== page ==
MELBOURNE, Fla. (AP) -- Catches of blue crabs and stone crabs appear to be dwindling in the same central Florida lagoon area where manatees, dolphins and other wildlife have died in large numbers.
While crab harvests in the Indian River Lagoon region can vary widely year-to-year, an analysis of state data by Florida Today shows that the long-term trend has been a downward spiral.
Brevard County's commercial blue crab catch in 2012 was less than one-tenth what it was 25 years ago and the lowest since Florida began collecting the data in 1986. The county's commercial stone crab harvest also dropped in the last 30 years, from a peak of 6,742 pounds, almost 57 pounds per trip in 1989, to 2,875 pounds last year, just 8.3 pounds per trip.
"This is the worst year we've seen for local crab," said Jan Walker, vice president of Clayton's Crab Company, which has been in business 46 years.
As supply dropped, Clayton's crab prices rose 20 percent over the past year, Walker said, with jumbo blue crabs recently going for $8.49 a pound.
Blue crabs are considered a "keystone" species, providing prey for many other important species and serving as a valuable scavenger along the lagoon bottom.
There are many theories about the crabs' decline. Some speculate that natural population cycles or runoff feeding algae blooms are to blame. Others say crabbers have taken too many young female crabs, or past overharvesting of clams has contributed to cloudier waters.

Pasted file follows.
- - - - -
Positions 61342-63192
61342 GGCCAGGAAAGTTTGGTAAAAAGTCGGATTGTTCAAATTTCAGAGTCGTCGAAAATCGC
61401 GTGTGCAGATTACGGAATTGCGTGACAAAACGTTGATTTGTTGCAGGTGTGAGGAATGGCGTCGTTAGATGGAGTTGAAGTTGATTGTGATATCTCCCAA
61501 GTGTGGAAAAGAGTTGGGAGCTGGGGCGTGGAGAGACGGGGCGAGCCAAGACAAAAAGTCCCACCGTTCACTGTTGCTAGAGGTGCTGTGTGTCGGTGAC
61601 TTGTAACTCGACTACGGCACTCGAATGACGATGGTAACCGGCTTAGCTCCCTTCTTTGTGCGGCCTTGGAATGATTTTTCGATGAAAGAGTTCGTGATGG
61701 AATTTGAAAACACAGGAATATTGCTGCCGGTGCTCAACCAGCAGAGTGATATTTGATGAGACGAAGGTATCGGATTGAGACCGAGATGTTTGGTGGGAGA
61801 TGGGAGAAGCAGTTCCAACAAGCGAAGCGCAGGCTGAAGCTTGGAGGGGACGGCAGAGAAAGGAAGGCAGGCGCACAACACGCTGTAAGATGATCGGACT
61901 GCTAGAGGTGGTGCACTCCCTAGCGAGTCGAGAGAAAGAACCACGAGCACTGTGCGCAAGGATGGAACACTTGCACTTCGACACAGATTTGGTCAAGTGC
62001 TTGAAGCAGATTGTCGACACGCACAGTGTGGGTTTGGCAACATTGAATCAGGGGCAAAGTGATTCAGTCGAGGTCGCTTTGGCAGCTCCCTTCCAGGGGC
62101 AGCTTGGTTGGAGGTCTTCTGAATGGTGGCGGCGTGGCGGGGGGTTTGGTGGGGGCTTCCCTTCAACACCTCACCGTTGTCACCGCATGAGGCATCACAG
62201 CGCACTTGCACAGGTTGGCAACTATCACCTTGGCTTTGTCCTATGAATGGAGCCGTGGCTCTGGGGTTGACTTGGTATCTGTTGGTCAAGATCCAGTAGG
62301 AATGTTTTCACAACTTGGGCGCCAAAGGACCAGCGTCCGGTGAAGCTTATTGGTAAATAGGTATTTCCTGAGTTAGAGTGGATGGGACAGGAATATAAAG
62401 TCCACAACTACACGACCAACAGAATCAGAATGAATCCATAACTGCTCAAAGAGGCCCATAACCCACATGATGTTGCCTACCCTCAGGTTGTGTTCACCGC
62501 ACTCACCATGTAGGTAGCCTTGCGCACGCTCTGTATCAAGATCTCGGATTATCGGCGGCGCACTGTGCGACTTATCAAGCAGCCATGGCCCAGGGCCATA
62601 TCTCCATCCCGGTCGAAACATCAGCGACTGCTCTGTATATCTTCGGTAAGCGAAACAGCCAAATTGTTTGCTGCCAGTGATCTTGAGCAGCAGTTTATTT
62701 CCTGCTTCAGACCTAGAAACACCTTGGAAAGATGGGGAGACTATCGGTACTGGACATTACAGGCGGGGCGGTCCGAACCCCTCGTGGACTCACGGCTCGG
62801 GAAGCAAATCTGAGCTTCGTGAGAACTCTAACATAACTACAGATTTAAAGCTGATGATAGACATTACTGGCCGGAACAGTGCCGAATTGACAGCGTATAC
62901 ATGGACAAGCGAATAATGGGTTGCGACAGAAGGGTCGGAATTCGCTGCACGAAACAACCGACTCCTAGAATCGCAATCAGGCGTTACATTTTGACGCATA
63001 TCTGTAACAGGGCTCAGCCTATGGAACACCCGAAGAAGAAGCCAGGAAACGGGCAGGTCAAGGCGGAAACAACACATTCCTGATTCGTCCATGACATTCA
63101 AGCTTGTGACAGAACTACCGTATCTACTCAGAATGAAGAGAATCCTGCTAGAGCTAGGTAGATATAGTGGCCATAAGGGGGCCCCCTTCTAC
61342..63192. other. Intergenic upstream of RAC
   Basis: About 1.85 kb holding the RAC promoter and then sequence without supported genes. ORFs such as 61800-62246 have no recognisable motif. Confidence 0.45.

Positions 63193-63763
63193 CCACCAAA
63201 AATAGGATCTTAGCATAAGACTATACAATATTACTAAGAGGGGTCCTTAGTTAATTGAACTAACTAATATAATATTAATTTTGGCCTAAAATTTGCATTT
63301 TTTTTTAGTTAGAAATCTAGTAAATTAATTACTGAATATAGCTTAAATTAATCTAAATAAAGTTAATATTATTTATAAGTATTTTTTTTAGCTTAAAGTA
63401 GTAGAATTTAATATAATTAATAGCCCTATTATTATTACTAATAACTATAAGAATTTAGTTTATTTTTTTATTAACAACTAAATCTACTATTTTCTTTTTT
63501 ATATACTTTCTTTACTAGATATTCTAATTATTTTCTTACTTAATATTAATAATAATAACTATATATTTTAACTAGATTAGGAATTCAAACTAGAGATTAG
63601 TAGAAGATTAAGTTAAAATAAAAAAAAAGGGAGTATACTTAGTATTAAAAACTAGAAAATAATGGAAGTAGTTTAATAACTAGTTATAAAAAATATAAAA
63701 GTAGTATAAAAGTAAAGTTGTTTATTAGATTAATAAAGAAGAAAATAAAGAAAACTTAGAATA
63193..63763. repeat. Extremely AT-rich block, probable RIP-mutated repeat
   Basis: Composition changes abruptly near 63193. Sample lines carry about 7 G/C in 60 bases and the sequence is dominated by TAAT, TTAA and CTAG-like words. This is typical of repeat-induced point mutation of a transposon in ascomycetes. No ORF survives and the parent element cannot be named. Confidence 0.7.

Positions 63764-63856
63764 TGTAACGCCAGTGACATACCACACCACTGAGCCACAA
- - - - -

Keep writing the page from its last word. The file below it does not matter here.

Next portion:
In general, the overall mass of blue crabs in Florida dropped from the 1950s through the 1980s, increased a bit during the early to mid-1990s before significantly dropping during the late 1990's, according to research by the Florida Fish and Wildlife Conservation Commission.
"About the mid '90s there was a climate shift," said Ryan Gandy, a research scientist with the Florida Fish and Wildlife Conservation Commission.
After decades of wetter weather, Florida started experiencing a higher incidence of droughts from the mid-1990s onward, Gandy said. That can drive blue crabs into smaller areas near river mouths to find proper salt levels, making them more susceptible to predators and more cannibalistic.
"They're very closely tied to freshwater inflow. That's always a good indicator of their population," Gandy said. "You really can tie climate and rainfall into blue crab populations."